The Diary’s friend James of Jembrana, who once told us that if he wanders down to the wind-blown beach outside his des res and really squints he can sometimes just see the top of the Bukit, whereon of course is The Cage, Hector’s domain, sent us a lovely little email the other day with what he described as another rant. Well, we all feel like that sometimes. Diarists have it easy: a weekly rant in print is highly therapeutic, especially in Bali, where everything that shouldn’t go wrong always does.
He tells us – among a lengthy list of things about which we can only say, Sybil Fawlty-like, oh, we know – that the giant billboard cult has now made it to his previously unsullied part of the coast. He says he wonders why these excrescences are always placed precisely where they block the view and make a blind-spot out of a previously safely trafficable corner.
In fact, of course, he doesn’t wonder about this at all, or even about why doltish ministers in Jakarta sign administrative orders that seem designed to deter tourists from bothering with Bali, since their spectacles and mobile phones alone will rocket them instantly into the top level of the newly invented rip-’em-off customs duties said to be kicking in at an assessed value of US$250 on January 1; or about many other things.
There’s no point. It’s just the old syndrome so beloved of Indonesian bureaucrats and politicians. You think up a really bad idea and you put it on your “good ideas” list. The ILAND column on page 9 has some thoughts on the issue.
Jack Daniels, inventor of tourism promotion in Bali and provider to the world of the weekly Bali Update, wherein he promotes his tourism business and excerpts items from the local press, was a bit busy last weekend. He did have time to tweet about why this was so, however, so he can’t have been too pushed, poor fellow. He was off on a five-day business trip, you see, and was rushing to get his update updated in time to catch his plane.
Perhaps that’s why his judgment slipped so badly on one item he retailed – the sad suicide leap by an Irish expatriate from the cliffs at Uluwatu. “Leaving Bali for the Paradise to Come” sounds more like a poor-taste morticians’ convention one-liner than a sensitive and well-judged news headline.
There is, of course, nothing wrong with gallows’ humour, in an appropriate ambiance. Laughter does keep you out of the morticians’ hands for longer than might otherwise be the case. And that can only be good. So, at one remove, we might afford ourselves a little giggle over the fact that a reader on The Bali Times Facebook clicked “Like” on our report of the Uluwatu tragedy. That was headlined “Expat Throws Self off Cliff.” (Disclosure: The Diary propped momentarily at this, because we had no idea that British writer Will Self was even on the island or what he could possibly have done to annoy someone so much. Surely it couldn’t have been his wonderful fantasia Great Apes?)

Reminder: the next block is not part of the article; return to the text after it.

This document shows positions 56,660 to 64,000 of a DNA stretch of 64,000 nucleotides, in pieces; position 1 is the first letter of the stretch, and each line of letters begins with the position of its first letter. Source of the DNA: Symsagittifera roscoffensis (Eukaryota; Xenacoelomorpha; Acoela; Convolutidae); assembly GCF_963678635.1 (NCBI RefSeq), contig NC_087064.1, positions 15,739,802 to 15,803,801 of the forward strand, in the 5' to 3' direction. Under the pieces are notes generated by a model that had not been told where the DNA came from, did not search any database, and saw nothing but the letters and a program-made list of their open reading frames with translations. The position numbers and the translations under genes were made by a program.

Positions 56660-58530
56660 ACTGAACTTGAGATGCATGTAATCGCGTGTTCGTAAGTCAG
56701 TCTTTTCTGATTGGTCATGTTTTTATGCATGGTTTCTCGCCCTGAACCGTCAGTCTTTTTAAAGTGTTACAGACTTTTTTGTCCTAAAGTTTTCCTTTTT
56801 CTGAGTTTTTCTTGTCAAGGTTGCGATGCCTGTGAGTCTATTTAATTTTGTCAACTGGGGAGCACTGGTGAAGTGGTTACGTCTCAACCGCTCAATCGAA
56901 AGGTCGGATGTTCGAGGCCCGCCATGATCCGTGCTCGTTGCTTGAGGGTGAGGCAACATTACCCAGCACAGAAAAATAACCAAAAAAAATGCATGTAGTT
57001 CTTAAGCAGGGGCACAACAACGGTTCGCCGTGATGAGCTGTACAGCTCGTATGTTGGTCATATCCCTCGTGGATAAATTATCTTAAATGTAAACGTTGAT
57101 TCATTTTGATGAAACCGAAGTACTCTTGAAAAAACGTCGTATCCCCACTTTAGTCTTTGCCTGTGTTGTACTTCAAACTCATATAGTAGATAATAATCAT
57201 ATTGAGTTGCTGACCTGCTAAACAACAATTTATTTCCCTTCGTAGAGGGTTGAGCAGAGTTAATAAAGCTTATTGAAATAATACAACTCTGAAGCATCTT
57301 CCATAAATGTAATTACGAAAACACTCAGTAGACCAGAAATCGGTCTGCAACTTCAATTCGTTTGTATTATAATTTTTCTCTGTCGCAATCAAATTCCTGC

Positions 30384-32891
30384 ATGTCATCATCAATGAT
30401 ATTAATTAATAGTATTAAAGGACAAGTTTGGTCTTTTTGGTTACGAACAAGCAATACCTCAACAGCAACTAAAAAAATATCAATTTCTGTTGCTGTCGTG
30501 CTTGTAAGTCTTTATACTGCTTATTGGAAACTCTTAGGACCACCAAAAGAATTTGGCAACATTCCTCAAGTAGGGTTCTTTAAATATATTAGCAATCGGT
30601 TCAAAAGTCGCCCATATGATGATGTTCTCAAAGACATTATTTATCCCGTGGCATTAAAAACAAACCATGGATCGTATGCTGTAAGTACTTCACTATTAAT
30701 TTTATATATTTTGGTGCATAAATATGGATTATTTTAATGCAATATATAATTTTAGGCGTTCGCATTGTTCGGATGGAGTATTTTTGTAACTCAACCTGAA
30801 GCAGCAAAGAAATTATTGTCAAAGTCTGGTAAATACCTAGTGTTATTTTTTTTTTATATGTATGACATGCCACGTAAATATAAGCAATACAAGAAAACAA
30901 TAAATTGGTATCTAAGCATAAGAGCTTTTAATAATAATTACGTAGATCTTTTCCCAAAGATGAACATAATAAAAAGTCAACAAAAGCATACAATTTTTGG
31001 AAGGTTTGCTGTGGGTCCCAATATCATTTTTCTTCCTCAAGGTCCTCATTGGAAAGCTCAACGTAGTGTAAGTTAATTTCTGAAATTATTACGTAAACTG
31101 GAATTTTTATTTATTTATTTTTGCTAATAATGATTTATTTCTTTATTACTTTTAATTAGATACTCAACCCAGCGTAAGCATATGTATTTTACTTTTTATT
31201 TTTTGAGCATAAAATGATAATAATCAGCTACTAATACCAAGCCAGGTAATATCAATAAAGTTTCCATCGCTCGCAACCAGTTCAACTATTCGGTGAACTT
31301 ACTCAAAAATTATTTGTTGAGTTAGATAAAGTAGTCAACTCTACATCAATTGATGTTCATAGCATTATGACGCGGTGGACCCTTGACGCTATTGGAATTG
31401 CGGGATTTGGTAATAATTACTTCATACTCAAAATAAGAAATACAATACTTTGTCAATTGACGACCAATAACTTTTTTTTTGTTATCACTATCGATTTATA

Of course, Made Wirawan, of Bali Jeep Adventure Tours, who “liked” the post, and who one assumes must like expats, even if only for business purposes, might only have been relieved that one of his little happy-wagons hadn’t gone over the cliff along with the unhappy Irishman.
Readers will know that The Diary has a very soft spot for Lombok. This is not just because it is the other side of the Wallace Line, on the outer edge of the eucalyptus zone, and therefore carries faint echoes and occasional sweet odours of home. There are other attractions, among them the promise of delicious delights at Asmara restaurant in Senggigi where at Christmas owner Sakinah Nauderer traditionally offers something extra delectable.
This year you can enjoy a traditional German Christmas Eve dinner which offers Halfte langsam geröstete Ente mit Apfel und Zwiebel gefüllt, mit Rotwein Sosse serviert Rotkohl mit Gewürzen und hausgemachten Kroketten gekocht. Try saying that after a Jaegermeister or three.
Actually it doesn’t say that at all, even though traditional German occasions of all varieties tend to be conducted in the German language. Asmara’s Christmas menu is in English. You should have no trouble ordering half slow-roasted duck with apple and onion stuffing, served with red wine gravy, red cabbage cooked with spices and home-made potato croquettes. There’s a Christmas Day brunch on the schedule too, complete with guitar music, for anyone who wants to go back for seconds.
The order of the day is clear: Auffressen (Eat Up). Wish we could be there. Frohe Weihnachten, Sakinah.